Gatsby has today released a report by Dr Sam Sims and Dr Asma Benhenda from UCL that evaluated the DfE’s Retention Payment (RP) policy that offered early career maths and physics teachers in some areas of the country a retention payment of £2,000 after tax per annum.
The report, “The effect of financial incentives on the retention of shortage-subject teachers: evidence from England” is accompanied by a Gatsby policy summary and examined whether paying teachers in England a salary supplement had any effect on the numbers choosing to leave the profession.
The results are consistent with previous research and show that teachers who received the retention payment were 23% less likely to leave teaching when compared with ineligible teachers. Without the retention payment, we would normally expect that for every 100 maths teachers who complete their training and enter the classroom, 17 would leave within their first two years of teaching. Applying the RP policy meant that only 13 teachers left the classroom, retaining an additional four.
The cost of the applying the retention policy is similar to the cost of simply training additional teachers but improving retention also increases the number of experienced teachers in the classroom.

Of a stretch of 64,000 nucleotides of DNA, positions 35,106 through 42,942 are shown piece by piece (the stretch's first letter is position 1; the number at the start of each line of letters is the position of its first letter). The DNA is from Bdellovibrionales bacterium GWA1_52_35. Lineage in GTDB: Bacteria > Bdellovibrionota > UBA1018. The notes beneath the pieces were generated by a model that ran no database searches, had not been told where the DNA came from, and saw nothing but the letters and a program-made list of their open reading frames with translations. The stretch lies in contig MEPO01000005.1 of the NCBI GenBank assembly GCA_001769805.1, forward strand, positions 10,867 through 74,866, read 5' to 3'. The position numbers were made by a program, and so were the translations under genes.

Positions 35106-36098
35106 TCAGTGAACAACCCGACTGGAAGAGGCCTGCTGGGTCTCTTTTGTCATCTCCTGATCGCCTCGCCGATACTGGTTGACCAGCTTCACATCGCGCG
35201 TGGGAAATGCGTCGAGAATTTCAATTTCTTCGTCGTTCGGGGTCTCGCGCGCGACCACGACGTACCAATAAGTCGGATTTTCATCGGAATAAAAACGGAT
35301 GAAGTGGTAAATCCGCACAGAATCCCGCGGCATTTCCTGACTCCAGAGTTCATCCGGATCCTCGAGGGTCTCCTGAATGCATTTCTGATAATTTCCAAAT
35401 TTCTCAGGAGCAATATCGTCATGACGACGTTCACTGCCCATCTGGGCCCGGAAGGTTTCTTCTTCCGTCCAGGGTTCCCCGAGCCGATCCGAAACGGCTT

Dr Sam Sims, co-author of the report and lecturer at UCL, said:
“Year after year, our schools face shortages of maths and physics teachers. But this research shows that targeted pay increases help retain teachers, and ensures that more pupils have access to specialist teachers in these subjects.” Sam Sims, Lecturer at UCL
Jenni French from Gatsby said:
“It is encouraging to see that paying salary premiums can have an effect on the number of teachers choosing to remain in the classroom. However, we urge that as part of the evaluation of the levelling-up premium, consideration is given to making greater use of data to track the long-term impact of the premium alongside other teacher retention measures such as the Early Years Career Framework.”